Law Professors See Legal Torpedo Aimed at Environmental Rules

SAN FRANCISCO (CN) — Former Obama administration officials said Wednesday that it won’t be easy for President-elect Donald Trump to reverse national environmental laws, but one panelist predicted that congressional Republicans would use a little-known law to torpedo regulations and roll back the nation’s most crucial environmental protections.

During the forum on environmental law in the coming Trump administration, hosted by the Association of American Law Schools at its annual meeting, Robert Verchick, a former EPA administrator who teaches at the Loyola University New Orleans College of Law, said Republicans are discussing using the Congressional Review Act to kill new EPA rules.

The Congressional Review Act is so obscure that the EPA’s own attorneys have just learned about it, Verchick said. It requires federal agencies to submit regulations to Congress for approval. If Congress nullifies them, the agency can’t issue similar rules in the future, Verchick said.

Its decisions are filibuster-proof and can’t be reviewed by the courts, he said.

The effect, Verchick said, will be a reluctance to issue new rules and a slowdown in regulation.

“People in agencies right now are thinking, ‘Do I want this to be a final rule? Because if it gets CRA’ed, nothing can come later,’” he said.

Verchick said congressional Republicans are considering going a step further by using the CRA to amend the National Environmental Policy Act, or NEPA, to reject federal guidance on climate impacts. Their argument would be that rejecting the guidance would be akin to declaring that NEPA doesn’t apply to climate change.

NEPA requires federal agencies to prepare reports assessing how projects, such as airport or highway construction, would affect the surrounding environment, and citizens are allowed to provide input. The 1969 law was the first in the world to mandate environmental review, and 160 countries have passed similar laws since its inception.

Republicans’ argument, Verchick said, would be: “‘Oh yeah, we amended NEPA through this weird little process that was not subject to a filibuster, not subject to normal lawmaking procedures, not subject to all of the other traditions of democracy.’ But that’s actually the argument they’re going with, that if they CRA this guidance, they’re essentially amending NEPA.”

The panel was nonetheless hopeful that employees at the EPA and other federal agencies tasked with managing the environment would check any attempt by the Trump administration to reverse environmental protections.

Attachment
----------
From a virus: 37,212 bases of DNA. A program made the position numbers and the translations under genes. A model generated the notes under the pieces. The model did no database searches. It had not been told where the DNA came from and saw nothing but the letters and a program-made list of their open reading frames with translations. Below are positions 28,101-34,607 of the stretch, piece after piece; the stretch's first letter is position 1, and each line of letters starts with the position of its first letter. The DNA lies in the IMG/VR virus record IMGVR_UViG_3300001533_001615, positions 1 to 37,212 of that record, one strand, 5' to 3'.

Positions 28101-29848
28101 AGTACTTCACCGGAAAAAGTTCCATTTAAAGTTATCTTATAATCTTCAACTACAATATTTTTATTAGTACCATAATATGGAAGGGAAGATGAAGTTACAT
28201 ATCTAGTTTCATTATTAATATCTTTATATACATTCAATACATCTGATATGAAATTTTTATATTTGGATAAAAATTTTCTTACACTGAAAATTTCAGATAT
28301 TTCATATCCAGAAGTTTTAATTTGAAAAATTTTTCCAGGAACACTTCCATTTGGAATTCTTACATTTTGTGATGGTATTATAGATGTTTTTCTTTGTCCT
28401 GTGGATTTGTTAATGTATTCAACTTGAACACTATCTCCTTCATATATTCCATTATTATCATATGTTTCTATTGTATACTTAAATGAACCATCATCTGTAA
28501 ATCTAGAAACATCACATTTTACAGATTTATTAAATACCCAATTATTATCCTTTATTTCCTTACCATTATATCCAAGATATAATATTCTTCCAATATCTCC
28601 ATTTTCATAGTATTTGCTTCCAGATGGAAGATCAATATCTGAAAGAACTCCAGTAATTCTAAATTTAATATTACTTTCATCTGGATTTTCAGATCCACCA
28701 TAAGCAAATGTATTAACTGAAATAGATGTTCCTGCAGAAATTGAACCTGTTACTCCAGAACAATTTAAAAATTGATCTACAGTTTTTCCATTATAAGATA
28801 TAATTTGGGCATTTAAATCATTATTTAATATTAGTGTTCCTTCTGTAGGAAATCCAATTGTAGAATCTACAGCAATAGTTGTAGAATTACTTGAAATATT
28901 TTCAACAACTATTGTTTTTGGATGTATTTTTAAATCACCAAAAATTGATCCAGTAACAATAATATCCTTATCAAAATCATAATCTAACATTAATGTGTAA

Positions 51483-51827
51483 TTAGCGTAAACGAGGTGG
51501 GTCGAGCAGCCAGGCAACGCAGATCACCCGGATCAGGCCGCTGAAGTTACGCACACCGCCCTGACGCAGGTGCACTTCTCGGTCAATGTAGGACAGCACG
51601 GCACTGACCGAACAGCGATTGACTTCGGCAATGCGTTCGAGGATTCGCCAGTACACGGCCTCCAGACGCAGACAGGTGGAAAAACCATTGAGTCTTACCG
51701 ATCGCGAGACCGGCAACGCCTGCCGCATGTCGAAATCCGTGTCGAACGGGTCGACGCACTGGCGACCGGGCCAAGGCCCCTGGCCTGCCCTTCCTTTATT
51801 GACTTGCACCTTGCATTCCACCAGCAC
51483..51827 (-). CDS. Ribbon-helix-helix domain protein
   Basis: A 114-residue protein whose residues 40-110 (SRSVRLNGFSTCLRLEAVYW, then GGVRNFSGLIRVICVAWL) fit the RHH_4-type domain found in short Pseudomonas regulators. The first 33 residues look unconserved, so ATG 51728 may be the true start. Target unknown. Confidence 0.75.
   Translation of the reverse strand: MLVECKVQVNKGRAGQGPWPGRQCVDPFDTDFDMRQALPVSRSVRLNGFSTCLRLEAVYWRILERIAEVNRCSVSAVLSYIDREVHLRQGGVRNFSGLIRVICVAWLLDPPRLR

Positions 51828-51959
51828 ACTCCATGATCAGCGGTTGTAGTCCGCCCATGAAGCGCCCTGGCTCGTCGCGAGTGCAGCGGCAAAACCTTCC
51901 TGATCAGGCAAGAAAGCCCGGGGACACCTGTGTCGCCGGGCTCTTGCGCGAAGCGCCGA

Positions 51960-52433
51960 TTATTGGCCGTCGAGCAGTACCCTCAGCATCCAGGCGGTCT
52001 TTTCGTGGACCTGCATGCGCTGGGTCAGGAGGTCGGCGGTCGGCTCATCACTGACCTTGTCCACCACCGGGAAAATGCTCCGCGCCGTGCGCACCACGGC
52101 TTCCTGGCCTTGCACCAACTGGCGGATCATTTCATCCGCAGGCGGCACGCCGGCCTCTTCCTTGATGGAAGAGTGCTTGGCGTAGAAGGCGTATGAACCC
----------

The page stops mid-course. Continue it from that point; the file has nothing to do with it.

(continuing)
Many federal managers believe Trump will ask them to undo policies they helped establish over long careers, which could make it “very difficult to get people to move on these things,” said Marcilynn Burke, a former Bureau of Land Management director who teaches at the University of Houston Law Center.

“Administrations come and go. Elections matter, but career employees will always be there,” she said. “They do deliberately stymie the activities of a new administration.”

Elaborating on Burke’s assessment, Tseming Yang, a professor at Santa Clara University School of Law and a former deputy general counsel to the EPA, said agency employees could thwart Trump’s agenda if his administration flouts traditional rulemaking, a possibility, considering the president-elect’s “erratic” behavior on the campaign trail.

The Trump team did not return an email seeking comment on how the new administration plans to handle environmental policymaking.

Yang noted that any policy change must be approved by the Department of Justice, an agency he characterized as “reluctant” to change its litigation positions — particularly the ones it takes before the U.S. Supreme Court — based on changes in policy.

The Department of Justice, including Alabama Sen. Jeff Sessions, Trump’s controversial pick for U.S. attorney general, will likely prioritize managing its relationships with the courts, Yang said, meaning that making policy changes “will take some political capital.”

“It doesn’t mean it won’t happen, but you can only do so many things,” Yang said, predicting that if Trump focuses on economic and foreign policy issues, environmental ones “will have to take a back seat.”

That’s unlikely. Most of Trump’s Cabinet picks have ties to the fossil fuel industry, have fought environmental protections and/or have denied the existence of climate change. Oklahoma Attorney General Scott Pruitt, Trump’s pick to head the EPA, has sued the agency repeatedly over regulations to reduce greenhouse gas emissions from the oil, gas and electricity industries.

Some attendees at Wednesday’s forum, including professors from the nation’s top law schools, cautioned the panel against its rosy views. One reminded them that Trump’s transition team asked the Energy Department last month for a list of employees who had worked on climate change, prompting fears that the administration plans to clean house of government scientists working in the field.

Another warned that even if federal employees try to block Trump’s environmental agenda, it will be years after he leaves office before the EPA can begin enforcing its regulations again.

“We should not be optimistic,” he said.

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